India has been central to the international climate order since the beginning of the climate change negotiations in 1992, especially in setting an equitable agenda and creating norms such as the Common but Differentiated Responsibilities. Yet, it has been often labelled a “spoiler”, a tag that got emboldened at the 2009 United Nations Climate Change Conference in Copenhagen when India, along with China, Brazil and South Africa (BASIC), successfully thwarted the attempts of the United States (US) and the European Union (EU) to dilute the longstanding differentiation between Annex I parties (developed countries) and non-Annex I parties (developing and least developed countries) to the United Nations Framework Convention on Climate Change (UNFCCC). Although the decision to adopt voluntary targets at the Copenhagen Summit – such as to reduce the emissions intensity of its gross domestic product (GDP) by 20-25% against 2005 levels by 2020 – could be regarded as one of the first signs of shift in India’s positions in the international climate change negotiations, it is only in the run up to the 2015 Paris Summit (21st Conference of Parties or COP 21) that India’s willingness to be a global climate leader became more apparent. In fact, the President of the United States of America, Donald J. Trump’s decision to withdraw from the Paris Agreement has led many countries – or groups of countries – to come together to stabilise the global climate order, India being one among them. India’s reinvigorated climate diplomacy towards the rest of the world is also an indication of its interest in being a part of the solution through consensus built in a just and equitable manner. This shift needs to be viewed alongside two major factors: domestically, increasing awareness of the dangers posed by climate change to the country and globally, India’s desire to be an influential player with global responsibilities.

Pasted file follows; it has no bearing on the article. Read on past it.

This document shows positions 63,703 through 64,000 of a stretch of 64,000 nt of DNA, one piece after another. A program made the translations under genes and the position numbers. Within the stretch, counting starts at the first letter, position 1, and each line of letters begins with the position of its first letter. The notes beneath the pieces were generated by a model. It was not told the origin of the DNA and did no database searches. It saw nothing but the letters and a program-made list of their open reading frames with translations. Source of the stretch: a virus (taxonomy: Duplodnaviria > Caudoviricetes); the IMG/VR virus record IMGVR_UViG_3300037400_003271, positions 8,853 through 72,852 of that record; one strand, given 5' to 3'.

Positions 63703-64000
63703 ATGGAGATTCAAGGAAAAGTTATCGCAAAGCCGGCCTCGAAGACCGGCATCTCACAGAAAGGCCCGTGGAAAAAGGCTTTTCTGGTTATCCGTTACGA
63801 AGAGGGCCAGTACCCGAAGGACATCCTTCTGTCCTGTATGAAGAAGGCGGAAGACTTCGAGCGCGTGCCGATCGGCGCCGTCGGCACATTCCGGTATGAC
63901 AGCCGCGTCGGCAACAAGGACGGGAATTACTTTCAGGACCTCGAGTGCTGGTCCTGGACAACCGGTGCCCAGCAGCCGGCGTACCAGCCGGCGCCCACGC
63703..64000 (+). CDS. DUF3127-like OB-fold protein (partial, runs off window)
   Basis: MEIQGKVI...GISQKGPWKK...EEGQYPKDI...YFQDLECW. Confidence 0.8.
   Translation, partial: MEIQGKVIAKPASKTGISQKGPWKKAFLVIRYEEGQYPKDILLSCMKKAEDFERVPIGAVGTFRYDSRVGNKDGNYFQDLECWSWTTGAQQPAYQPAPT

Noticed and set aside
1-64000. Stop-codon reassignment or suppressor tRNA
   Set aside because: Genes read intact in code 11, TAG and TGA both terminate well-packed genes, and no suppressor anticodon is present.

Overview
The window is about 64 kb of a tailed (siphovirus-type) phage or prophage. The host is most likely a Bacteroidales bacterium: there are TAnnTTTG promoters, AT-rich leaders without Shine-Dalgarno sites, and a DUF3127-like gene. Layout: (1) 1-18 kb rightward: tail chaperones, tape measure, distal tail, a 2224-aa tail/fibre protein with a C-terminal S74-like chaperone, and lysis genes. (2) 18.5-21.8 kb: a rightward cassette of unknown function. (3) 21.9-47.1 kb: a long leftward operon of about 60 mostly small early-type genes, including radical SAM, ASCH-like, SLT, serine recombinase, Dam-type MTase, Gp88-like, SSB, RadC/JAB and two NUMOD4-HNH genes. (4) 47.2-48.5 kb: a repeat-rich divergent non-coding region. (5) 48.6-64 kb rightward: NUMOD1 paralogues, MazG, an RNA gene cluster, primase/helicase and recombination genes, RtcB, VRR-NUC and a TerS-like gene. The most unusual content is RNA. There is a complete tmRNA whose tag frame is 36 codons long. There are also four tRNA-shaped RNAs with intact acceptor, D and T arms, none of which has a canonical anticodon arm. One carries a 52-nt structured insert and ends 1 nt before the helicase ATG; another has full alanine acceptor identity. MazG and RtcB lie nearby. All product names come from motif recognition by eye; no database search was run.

In this context, the paper delves into India’s positions on climate change since the Copenhagen Summit, leading up to the Paris Summit; and how this is interrelated to its climate diplomacy at both international and bilateral levels, especially the climate change negotiations. From being considered a “spoiler”, India is now being regarded as a “conciliator” and a “bridging” nation. The paper explains how and why this transition has happened since 2009 – including an analysis of internal and external drivers of these shifts. It also charts the trajectory of India’s climate diplomacy in the light of increasing willingness of India to take upon the leadership role in the global climate order.
The article is available here.